Carry Me

I’m almost done my Evergreen books for the year – my ninth book was Peter Behrens’ Carry Me. It tells the story of Billy Lange and Karin Weinbrenner and their lives in Germany between WWI and WWII. I went through a period a few years ago when I was obsessed with WWI and WWII and read everything I could get my hands on until I reached my saturation point, and since then I kind of steered clear so I wasn’t particularly enthusiastic about this one.

Carry Me by Peter Behrens

I wanted to like this book, I really did. It tells an important story and gives a very different perspective – looking back at WWII Germany we always ask how such a thing could happen, and Billy shows us just how a normal man caught up in his day-to-day life might let those early signs slip by him. 

But Karin – ugh! She goes through some horrible events and does brave and heroic things and yet even with all of that the only impression I get of her is poor little rich girl.’ She’s reminds me of Daisy Buchanan and Lady Brett Ashley, the type of woman who only really exists for the male protagonist to brood over. It’s a shame, Behrens is an extremely talented writer and he plays with the narrative in some quite interesting ways, but I just couldn’t get past my distaste for those main characters (although given the amount of literary acclaim it’s received I guess most people don’t feel the same).

 

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The Break

I don’t know what to say about this Evergreen book except that it was a really tough read.

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Katherena Vermette’s The Break tells the story of one fateful event on a cold winter’s night. We get many perspectives on this tragedy and the events leading up to it and its aftermath. As the book progresses we see how these perspectives belong to a group of different women (and one man) who are all connected in some way, shape, or form.

I can’t say I enjoyed this book since it deals with such gut-wrenchingly difficult subjects. I did find it engrossing, one of those books that is really difficult to put down. These women demonstrate such strength and resilience and it was inspiring, but overall this book just left me very sad.

The Spawning Ground

I was pleasantly surprised by my latest Evergreen read, The Spawning Grounds by Gail Anderson-Dargatz. It takes place around one of the many B.C. rivers where salmon spawn; one side of the river sits the Robertson family homestead,  on the other is a Shuswap  community. The novel opens with a protest against a development that threatens this integrity of the river.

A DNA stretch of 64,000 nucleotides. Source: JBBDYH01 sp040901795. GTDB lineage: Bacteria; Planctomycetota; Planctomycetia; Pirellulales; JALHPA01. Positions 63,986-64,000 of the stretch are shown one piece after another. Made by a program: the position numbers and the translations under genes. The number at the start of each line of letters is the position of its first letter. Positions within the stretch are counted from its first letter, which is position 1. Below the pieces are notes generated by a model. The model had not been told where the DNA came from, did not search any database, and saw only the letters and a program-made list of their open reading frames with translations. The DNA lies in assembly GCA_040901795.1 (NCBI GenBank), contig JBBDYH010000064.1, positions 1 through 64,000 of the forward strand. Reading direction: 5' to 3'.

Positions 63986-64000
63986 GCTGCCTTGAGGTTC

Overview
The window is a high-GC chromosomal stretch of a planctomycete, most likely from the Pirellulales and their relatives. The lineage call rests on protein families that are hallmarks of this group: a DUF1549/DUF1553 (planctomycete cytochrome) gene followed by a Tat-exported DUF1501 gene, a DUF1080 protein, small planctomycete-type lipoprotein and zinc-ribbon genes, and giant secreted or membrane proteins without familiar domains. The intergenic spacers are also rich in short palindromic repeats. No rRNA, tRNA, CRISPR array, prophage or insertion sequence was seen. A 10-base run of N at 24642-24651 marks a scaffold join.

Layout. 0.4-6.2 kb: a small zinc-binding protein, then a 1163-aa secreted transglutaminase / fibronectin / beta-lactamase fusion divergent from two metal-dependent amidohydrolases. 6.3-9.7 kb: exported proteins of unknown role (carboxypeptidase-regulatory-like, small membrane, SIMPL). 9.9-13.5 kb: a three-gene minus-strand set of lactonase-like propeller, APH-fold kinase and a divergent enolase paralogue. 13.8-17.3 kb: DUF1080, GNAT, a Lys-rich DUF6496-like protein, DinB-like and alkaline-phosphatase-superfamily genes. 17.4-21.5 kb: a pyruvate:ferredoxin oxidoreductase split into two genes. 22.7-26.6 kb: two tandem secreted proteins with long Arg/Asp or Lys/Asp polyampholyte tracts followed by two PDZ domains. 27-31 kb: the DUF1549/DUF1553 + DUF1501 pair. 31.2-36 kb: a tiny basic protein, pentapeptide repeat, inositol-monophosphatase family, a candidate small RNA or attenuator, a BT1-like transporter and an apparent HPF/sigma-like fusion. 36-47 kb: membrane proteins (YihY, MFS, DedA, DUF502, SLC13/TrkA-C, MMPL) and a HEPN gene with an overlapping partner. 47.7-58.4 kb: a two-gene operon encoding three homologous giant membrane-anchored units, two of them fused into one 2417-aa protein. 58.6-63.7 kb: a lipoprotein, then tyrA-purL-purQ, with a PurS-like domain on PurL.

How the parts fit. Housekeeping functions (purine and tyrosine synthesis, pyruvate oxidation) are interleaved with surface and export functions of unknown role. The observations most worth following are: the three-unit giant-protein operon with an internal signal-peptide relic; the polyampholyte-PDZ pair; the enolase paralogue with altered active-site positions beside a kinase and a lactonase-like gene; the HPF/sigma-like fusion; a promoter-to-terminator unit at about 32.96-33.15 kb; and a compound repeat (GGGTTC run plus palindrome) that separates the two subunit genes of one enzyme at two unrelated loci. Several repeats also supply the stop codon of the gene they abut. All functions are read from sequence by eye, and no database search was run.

The Spawning Grounds by Gail Anderson-Dargatz

With that sort of set up I was expecting a very particular sort of story, but that was not at all what I got. I’m having trouble writing about this one because there’s such a major twist and I feel like it would be kind of a spoiler to reveal it, but it happens so early in the plot that it’s hard not to hint at it. Let’s just say I enjoyed this book and would recommend it, but not necessarily to anyone and everyone.

Five Roses

My latest Evergreen book is Five Roses by Alice Zorn. It tells the story of three women living in a rundown Montreal neighbourhood whose lives intersect in interesting ways.Five Roses by Alice Zorn

I didn’t love this book. I don’t even think I liked it. There were elements I really enjoyed – one of the main characters is a weaver and the descriptions of her loom and yarn were quite enjoyable, and a secondary character is a chef from Trinidad (where my family is from) and the descriptions of island food are mouthwatering.

But some of the characters find themselves in really awful and unhealthy situations and it just made me so uncomfortable. I could see how the they got there, they truly did not know any better (this is the type of book that really drives home the importance of properly educating your children, even when the topics might be something you’d rather avoid). There was one scene where a character does something absolutely morally reprehensible yet it’s almost glossed over. Also, everything just wrapped up so neatly. Overall, reading this book made me feel a bit dirty – I wouldn’t recommend it.